I took a day off music making yesterday to go swimming in the Solent.
It was a bitter day but invigorating as usual. Free swimming is one of the few things we can still do in lockdown and I always feel great afterwards.
Today I am back in the studio focusing on the new Fanny Blomme soundtrack for episode 5 which is my classical composition using cello and piano in E minor. This is the first Fanny Blomme track without drums. It has brought a traditional orchestral vibe to the film series and was not the easiest minute of recording I have done. I noticed how reliant I have become on the drum tracks which give me a digital audio regulation that keeps me in check. It is quick and easy to rely on the drum track, reliable. I suppose the drum track becomes the conductor.
I found some of the cello impros became very 'jazzy' which really threw me. The waltz timing went into a swing and then goodness knows where I was going. I liked it, but it was dangerous. I may try some real jazz in next week's episode, just to mix things up a bit, but I was going off on musical tangents that were not in the timetable.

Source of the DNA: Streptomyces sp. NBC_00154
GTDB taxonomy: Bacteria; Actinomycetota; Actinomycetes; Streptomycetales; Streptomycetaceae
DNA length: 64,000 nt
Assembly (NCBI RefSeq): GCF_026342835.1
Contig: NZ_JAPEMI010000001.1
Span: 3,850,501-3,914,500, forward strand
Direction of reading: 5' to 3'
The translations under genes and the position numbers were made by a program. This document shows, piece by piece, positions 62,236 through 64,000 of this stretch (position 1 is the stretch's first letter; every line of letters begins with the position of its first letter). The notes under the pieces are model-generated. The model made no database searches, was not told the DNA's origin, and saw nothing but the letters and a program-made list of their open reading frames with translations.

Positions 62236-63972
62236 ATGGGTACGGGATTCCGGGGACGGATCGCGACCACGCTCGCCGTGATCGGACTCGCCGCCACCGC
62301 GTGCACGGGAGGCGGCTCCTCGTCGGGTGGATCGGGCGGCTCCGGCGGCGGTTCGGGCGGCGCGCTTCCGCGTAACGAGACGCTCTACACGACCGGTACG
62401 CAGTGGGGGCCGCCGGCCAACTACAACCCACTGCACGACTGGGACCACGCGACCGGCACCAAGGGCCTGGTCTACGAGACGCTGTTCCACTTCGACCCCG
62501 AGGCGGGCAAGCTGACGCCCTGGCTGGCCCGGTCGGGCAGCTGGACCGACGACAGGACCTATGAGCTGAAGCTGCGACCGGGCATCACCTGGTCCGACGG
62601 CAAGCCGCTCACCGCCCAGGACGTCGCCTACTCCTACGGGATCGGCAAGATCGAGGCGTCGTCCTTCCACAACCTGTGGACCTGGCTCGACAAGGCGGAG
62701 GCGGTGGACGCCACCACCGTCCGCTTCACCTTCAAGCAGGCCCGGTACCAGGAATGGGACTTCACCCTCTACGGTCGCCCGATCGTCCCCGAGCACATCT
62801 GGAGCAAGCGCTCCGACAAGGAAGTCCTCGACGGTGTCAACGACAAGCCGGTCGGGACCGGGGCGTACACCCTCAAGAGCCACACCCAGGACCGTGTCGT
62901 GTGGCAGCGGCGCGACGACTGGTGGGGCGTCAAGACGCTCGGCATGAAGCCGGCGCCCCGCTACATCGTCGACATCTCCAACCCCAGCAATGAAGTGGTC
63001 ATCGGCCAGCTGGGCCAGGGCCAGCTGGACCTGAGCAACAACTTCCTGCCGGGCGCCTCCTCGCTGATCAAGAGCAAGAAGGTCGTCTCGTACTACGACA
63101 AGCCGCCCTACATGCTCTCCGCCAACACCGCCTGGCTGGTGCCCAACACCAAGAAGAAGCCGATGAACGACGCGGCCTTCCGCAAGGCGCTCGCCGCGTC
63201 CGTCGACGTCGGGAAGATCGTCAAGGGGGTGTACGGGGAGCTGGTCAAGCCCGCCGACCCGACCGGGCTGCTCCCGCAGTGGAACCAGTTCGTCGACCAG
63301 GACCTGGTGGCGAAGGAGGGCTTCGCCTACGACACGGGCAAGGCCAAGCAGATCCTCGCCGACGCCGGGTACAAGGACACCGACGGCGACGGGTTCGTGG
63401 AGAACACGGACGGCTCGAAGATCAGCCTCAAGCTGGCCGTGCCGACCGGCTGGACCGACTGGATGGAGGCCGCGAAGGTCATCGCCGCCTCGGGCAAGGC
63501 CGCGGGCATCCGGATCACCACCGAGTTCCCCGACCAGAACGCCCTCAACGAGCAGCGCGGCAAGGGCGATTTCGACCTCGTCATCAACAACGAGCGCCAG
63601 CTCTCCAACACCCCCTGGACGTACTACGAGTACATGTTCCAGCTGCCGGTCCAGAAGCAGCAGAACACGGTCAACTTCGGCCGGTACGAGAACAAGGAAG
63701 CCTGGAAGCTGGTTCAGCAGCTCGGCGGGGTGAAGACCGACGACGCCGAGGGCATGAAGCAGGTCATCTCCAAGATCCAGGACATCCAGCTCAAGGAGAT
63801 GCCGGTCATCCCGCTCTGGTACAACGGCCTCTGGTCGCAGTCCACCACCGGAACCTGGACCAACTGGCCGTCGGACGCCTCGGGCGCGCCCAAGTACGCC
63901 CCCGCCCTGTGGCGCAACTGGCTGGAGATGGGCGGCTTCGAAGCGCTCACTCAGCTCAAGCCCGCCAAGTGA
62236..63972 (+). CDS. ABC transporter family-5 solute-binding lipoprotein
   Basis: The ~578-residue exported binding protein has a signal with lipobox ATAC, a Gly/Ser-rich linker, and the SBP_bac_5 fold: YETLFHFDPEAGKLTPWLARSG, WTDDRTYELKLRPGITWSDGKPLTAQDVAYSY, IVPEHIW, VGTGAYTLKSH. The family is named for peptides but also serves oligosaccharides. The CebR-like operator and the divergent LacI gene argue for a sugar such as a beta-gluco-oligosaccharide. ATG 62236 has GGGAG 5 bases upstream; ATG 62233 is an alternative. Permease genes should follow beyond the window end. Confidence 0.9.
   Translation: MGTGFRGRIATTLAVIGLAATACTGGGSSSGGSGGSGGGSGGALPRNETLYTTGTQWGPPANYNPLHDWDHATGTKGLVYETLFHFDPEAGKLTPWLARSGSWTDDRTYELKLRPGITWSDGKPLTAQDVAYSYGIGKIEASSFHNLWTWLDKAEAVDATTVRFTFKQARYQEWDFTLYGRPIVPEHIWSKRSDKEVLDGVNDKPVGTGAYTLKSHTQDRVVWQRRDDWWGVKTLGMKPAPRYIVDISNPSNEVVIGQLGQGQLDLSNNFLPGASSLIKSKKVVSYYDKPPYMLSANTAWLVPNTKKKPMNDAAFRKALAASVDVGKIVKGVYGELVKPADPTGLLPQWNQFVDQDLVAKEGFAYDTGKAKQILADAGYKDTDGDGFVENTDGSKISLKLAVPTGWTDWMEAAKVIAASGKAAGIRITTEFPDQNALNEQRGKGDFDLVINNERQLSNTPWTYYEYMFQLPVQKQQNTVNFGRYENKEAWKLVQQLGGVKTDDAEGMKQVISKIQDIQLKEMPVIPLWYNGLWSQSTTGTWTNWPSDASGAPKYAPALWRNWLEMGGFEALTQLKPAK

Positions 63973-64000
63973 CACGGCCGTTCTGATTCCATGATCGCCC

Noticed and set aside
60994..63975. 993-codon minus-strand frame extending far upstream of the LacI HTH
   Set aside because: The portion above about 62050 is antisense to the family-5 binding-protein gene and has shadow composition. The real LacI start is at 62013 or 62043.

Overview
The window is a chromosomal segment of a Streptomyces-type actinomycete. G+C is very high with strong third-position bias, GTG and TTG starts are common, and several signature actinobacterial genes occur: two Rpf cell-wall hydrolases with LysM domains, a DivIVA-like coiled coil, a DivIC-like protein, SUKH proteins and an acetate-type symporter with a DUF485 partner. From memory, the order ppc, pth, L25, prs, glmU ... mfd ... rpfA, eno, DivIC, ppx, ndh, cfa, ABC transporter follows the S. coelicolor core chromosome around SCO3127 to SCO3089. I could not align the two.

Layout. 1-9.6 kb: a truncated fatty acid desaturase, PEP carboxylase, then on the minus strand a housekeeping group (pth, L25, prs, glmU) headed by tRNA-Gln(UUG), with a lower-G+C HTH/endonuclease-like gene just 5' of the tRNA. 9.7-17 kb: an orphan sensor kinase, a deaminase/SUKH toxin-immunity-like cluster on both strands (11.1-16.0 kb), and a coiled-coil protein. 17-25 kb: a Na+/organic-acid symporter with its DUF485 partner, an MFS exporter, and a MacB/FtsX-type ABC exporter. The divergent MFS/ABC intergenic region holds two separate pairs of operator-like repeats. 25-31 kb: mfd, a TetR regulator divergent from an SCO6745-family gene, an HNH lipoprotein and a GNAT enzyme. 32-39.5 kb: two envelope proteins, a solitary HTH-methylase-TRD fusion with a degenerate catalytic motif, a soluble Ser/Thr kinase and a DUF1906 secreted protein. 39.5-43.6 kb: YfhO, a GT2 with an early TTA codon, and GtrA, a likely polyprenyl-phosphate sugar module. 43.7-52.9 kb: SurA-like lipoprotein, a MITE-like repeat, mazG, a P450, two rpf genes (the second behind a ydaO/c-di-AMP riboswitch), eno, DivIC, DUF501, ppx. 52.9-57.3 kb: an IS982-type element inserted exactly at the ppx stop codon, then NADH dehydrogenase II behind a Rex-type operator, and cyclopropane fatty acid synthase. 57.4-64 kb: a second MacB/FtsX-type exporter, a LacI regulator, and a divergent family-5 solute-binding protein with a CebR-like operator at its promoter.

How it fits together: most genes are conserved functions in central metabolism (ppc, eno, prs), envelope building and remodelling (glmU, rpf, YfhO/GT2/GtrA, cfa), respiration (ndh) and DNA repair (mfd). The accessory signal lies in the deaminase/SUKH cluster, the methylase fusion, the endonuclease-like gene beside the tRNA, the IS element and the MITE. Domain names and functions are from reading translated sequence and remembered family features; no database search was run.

The key to jazz, of course, is letting things go. But I could see myself being up all night experimenting over single bars! The hardest bit with working with digital music and freestyling in the same tune is creating something seamless in the final edit. I saw the error of my ways and drew myself back in. The jazz is a devil!
The other realisation was the fact that sharing music online means work will be downloaded, even if you try to stop it.
Of course, I put the tracks on our Dominartist and Fanny Blomme podcasts so they are free to listen to as soon as I let them go.
Hence the tracks on the radio shows are compressed into MP3s and sound very different to the originals. The CDs which will be produced when the series is complete next year will be mastered to the highest degree possible with my equipment. But that is a long way off at the moment.
For the time being, the Tale Teller Club at the Dominartist Project is focusing on film scores rather than single and album releases.
You can hear the soundtracks here.